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2020-03-06Zeitschriftenartikel DOI: 10.3389/fpsyt.2020.00081
Systematic Review of Meta-Analyses: Exercise Effects on Depression in Children and Adolescents
dc.contributor.authorWegner, Mirko
dc.contributor.authorAmatriain-Fernández, Sandra
dc.contributor.authorKaulitzky, Andrea
dc.contributor.authorMurillo-Rodriguez, Eric
dc.contributor.authorMachado, Sergio
dc.contributor.authorBudde, Henning
dc.date.accessioned2021-01-08T07:43:34Z
dc.date.available2021-01-08T07:43:34Z
dc.date.issued2020-03-06none
dc.date.updated2020-03-06T09:21:38Z
dc.identifier.urihttp://edoc.hu-berlin.de/18452/22945
dc.description.abstractBackground Depression is a common threat to children and adolescents in terms of affecting psychosocial development and increasing their risk of suicide. Apart from conventional treatments for depression, physical exercise has become a promising alternative. This paper aims to systematically review the existing meta-analyses that focus on the impact of physical exercise on clinical and nonclinical depression in children and adolescents. Methods A systematic literature search was conducted using PsycINFO, PsycARTICLES, MedLine, PubMed, and hand searching. Risk of bias analysis, effect sizes calculations, and evaluation of the methodological characteristics (AMSTAR 2) were carried out. Results Four meta-analyses met the inclusion criteria. After analysing the overlap, the total sample contained 30 single studies (mostly including gender mixed samples) and 2,110 participants (age range 5–20 years). The medium duration of the interventions was 11.5 weeks. The sessions had a medium length of 41 min, and the frequency of implementation was three sessions per week. The most implemented intervention type was aerobic exercise, while control groups mainly continued with their regular routine, among other related options. The overall mean effect of physical exercise on depression was medium (d = −0.50). The additional analysis in clinically depressed samples documented a small to medium mean effect (d = −0.48) in favor of the intervention. Conclusion The small to medium but consistently positive effects that were found in the present study place physical exercise as a promising and helpful alternative for children and adolescents with clinical and nonclinical depression. The limited literature focused on children and adolescents in comparison with adult samples points to the need for further research.eng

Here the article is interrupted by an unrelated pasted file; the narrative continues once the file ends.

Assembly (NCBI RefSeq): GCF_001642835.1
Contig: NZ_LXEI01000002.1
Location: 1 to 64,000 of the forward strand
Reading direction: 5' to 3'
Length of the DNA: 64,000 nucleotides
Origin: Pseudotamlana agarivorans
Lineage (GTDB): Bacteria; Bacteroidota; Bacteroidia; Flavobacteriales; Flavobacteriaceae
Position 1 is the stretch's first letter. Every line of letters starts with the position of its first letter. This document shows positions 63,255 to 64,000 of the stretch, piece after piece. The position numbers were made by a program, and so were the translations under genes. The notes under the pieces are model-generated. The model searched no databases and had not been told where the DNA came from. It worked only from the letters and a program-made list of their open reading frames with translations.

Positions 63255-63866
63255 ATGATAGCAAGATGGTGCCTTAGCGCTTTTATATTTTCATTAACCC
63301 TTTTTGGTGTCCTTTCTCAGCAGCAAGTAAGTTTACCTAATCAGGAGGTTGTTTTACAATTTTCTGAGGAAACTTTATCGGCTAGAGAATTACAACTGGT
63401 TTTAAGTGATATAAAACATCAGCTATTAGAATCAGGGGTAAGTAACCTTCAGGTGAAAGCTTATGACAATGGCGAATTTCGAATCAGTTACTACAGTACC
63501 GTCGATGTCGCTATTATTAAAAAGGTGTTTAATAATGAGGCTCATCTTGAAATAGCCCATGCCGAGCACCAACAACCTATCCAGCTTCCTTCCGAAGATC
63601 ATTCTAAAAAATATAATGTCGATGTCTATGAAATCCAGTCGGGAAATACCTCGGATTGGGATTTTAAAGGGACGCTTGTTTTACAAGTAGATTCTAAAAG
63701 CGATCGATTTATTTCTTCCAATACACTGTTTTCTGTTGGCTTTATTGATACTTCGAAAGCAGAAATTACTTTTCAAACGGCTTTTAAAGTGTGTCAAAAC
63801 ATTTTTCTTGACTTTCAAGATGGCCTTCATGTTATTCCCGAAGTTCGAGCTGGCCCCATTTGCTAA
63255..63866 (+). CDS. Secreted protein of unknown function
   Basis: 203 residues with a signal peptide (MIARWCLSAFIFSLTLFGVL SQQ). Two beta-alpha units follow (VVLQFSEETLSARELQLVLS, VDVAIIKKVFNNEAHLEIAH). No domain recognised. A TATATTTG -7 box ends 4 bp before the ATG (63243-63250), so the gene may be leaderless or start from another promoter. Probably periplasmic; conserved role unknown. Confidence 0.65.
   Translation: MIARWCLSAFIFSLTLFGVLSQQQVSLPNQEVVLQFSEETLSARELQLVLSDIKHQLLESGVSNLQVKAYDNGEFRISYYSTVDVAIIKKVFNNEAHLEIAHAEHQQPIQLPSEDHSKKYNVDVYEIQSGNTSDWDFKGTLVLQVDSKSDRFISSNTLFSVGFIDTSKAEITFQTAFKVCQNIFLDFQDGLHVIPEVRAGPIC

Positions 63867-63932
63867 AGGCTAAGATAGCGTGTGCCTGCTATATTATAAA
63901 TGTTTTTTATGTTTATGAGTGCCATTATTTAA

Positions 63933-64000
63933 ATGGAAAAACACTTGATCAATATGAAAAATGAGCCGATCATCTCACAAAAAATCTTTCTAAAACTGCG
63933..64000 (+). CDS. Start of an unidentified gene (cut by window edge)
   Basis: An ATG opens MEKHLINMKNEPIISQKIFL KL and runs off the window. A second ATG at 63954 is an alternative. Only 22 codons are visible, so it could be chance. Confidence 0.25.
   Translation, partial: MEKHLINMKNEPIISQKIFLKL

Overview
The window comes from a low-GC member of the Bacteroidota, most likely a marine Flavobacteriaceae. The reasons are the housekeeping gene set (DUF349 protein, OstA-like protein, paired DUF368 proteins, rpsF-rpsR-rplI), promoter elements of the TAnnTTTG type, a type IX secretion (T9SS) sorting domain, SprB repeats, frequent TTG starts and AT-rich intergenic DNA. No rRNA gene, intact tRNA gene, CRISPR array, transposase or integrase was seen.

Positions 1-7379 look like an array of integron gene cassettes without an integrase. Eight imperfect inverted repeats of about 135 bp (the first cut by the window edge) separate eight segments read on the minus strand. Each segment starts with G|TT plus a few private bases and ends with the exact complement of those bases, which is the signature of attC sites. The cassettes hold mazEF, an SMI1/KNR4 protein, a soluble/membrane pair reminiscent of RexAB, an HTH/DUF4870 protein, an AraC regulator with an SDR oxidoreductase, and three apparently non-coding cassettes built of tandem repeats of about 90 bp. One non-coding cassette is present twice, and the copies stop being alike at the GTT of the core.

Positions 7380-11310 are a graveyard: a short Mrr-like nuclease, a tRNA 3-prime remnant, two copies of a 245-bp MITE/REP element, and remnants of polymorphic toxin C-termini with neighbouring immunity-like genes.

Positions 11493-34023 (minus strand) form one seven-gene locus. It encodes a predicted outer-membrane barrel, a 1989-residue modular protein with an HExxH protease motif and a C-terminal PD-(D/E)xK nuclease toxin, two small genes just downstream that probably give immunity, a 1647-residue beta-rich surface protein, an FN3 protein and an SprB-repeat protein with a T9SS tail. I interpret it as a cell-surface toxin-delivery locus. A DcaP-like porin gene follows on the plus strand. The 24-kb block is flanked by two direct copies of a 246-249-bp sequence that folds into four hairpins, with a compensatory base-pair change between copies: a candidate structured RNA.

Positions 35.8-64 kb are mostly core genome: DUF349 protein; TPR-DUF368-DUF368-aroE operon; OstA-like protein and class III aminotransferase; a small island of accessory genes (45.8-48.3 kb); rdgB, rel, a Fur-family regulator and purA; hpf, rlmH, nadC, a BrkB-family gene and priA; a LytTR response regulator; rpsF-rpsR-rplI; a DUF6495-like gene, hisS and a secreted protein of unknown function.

dc.language.isoengnone
dc.publisherHumboldt-Universität zu Berlin
dc.rights(CC BY 4.0) Attribution 4.0 Internationalger
dc.rights.urihttps://creativecommons.org/licenses/by/4.0/
dc.subjectdepressioneng
dc.subjectphysical exerciseeng
dc.subjectinterventioneng
dc.subjectchildreneng
dc.subjectadolescentseng
dc.subject.ddc610 Medizin und Gesundheitnone
dc.titleSystematic Review of Meta-Analyses: Exercise Effects on Depression in Children and Adolescentsnone
dc.typearticle
dc.identifier.urnurn:nbn:de:kobv:11-110-18452/22945-8
dc.identifier.doi10.3389/fpsyt.2020.00081none
dc.identifier.doihttp://dx.doi.org/10.18452/22318
dc.type.versionpublishedVersionnone
local.edoc.container-titleFrontiers in Psychiatrynone
local.edoc.pages12none
local.edoc.type-nameZeitschriftenartikel
local.edoc.institutionKultur-, Sozial- und Bildungswissenschaftliche Fakultätnone
local.edoc.container-typeperiodical
local.edoc.container-type-nameZeitschrift
local.edoc.container-publisher-nameFrontiers Media S.A.none
local.edoc.container-publisher-placeLausannenone
local.edoc.container-volume11none
dc.description.versionPeer Reviewednone
local.edoc.container-articlenumber81none
dc.identifier.eissn1664-0640
local.edoc.affiliationWegner, Mirko; Institute of Sport Science, Humboldt-Universität zu Berlin, Berlin, Germanynone
local.edoc.affiliationAmatriain-Fernández, Sandra; Faculty of Sport Sciences and Physical Education, University of A Coruña, A Coruña, Spainnone
local.edoc.affiliationKaulitzky, Andrea; Faculty of Human Sciences, Department of Pedagogy, Medical School Hamburg, Hamburg, Germanynone
local.edoc.affiliationMurillo-Rodriguez, Eric; School of Medicine, Anahuac Mayab University, Mérida, Yucatán, Mexiconone
local.edoc.affiliationMachado, Sergio; Laboratory of Physical Activity Neuroscience, Physical Activity Sciences Postgraduate Program, Salgado de Oliveira University, Niterói, Brazilnone
local.edoc.affiliationBudde, Henning; Faculty of Human Sciences, Department of Pedagogy, Medical School Hamburg, Hamburg, Germanynone

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